The following is another well written article by linguist and Bible translator Ed Lauber on his blog heartlanguage.org. It will challenge and encourage you to know more of Jan Hus (John Huss) who gave his life almost 600 years ago for the access to God's Word that we enjoy today.
Posted by Ed Lauber
On July 6, 1415 Jan Hus was burned at the stake in the town of Konstanz, Bohemia. A monument still stands in the town marking Hus’ life.
Hus was a theologian and an academic who rose to the position of Rector of the University in Prague. Already when he was a student, Hus had admired the writings of John Wycliffe, an Oxford scholar and theologian who had translated the Bible into English for the first time. Wycliffe’s translation and his writings were much criticized. His critics did not want the Bible in the language of the man on the street, preferring to keep it in Latin only. English, they thought, was not a holy enough language for a translation of the Bible and the ordinary man could not be trusted to interpret it. Wycliffe and Hus believed that the Bible should be the ultimate authority for belief and teaching. He trusted the common man to interpret it better than the theologians of his day.
Wycliffe’s writings came into prominence in Bohemia, where Hus lived, when the sister of the King of Bohemia, Wenceslaus, married King Richard II. of England in 1382. Due to her influence, the writings of John Wycliffe were widely circulated in Bohemia . Hus renewed the attachment to them he had developed as a student. He began promoting them in his sermons and writings.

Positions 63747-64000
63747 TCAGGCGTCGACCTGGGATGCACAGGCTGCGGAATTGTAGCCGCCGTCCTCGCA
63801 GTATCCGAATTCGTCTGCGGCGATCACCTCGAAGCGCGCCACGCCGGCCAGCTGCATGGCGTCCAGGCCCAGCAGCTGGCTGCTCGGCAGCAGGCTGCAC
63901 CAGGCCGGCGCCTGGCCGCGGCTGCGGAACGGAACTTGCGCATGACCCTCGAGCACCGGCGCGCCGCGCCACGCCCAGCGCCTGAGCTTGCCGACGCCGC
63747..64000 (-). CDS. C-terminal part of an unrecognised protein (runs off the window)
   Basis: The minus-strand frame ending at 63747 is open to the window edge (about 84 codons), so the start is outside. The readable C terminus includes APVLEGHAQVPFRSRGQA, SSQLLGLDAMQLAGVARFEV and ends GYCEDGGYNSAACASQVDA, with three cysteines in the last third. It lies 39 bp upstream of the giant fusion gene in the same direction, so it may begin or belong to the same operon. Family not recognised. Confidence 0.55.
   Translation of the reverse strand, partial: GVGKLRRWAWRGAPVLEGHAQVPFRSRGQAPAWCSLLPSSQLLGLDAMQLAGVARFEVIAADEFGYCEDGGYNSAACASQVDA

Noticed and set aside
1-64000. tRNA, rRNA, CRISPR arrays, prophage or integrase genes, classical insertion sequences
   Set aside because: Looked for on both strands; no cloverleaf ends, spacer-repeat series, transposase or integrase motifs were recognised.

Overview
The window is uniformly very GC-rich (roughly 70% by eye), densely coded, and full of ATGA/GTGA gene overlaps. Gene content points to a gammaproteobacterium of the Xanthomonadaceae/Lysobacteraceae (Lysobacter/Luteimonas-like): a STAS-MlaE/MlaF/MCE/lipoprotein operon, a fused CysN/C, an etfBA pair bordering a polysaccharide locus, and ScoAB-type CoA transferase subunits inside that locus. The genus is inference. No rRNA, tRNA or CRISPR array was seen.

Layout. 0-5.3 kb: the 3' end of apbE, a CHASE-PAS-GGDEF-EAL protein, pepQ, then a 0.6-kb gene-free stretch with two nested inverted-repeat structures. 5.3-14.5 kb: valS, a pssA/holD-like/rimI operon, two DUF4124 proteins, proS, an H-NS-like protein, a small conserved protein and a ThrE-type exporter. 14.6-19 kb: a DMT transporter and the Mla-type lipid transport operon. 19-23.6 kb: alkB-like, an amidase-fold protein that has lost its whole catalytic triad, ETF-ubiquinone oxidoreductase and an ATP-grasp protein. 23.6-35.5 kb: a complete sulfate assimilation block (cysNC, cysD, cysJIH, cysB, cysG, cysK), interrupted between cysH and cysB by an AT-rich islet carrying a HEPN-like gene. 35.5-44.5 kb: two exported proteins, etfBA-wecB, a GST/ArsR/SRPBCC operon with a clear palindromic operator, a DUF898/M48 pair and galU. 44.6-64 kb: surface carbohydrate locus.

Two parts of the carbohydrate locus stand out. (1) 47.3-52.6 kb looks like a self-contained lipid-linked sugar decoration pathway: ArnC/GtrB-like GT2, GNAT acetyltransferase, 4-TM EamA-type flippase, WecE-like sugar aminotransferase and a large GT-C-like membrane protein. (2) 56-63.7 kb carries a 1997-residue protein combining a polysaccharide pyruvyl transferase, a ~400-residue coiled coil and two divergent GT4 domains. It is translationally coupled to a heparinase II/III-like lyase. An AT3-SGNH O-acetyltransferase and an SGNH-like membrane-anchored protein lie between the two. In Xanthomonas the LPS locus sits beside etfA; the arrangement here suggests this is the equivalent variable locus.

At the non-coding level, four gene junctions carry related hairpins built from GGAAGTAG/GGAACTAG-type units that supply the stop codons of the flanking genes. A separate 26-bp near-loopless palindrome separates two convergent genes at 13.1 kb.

Eventually, the order was given that all of Wycliffe’s writings be destroyed and all of his followers required to recant. Hus refused even after numerous attempts to persuade him, saying that he would only be persuaded to change his beliefs if they could be shown incorrect according to the Bible. When he was burned at the stake in on 6 July 1415, Wycliffe’s translation and writings were used as kindling for the fire. His last words were: “In 100 years, God will raise up a man whose calls for reform cannot be suppressed.” In fact, 100 years later, in 1517, Martin Luther nailed his famous 95 Theses of Contention on to the church door at Wittenberg. Then Luther went on to translate the Bible into German.
So, if you read the Bible in your own language, if you believe that people should be able to express their beliefs freely, or that you should be able to decide for yourself what you believe by reading the Bible for yourself, you owe a debt to the likes of Jan Hus who died for those ideas.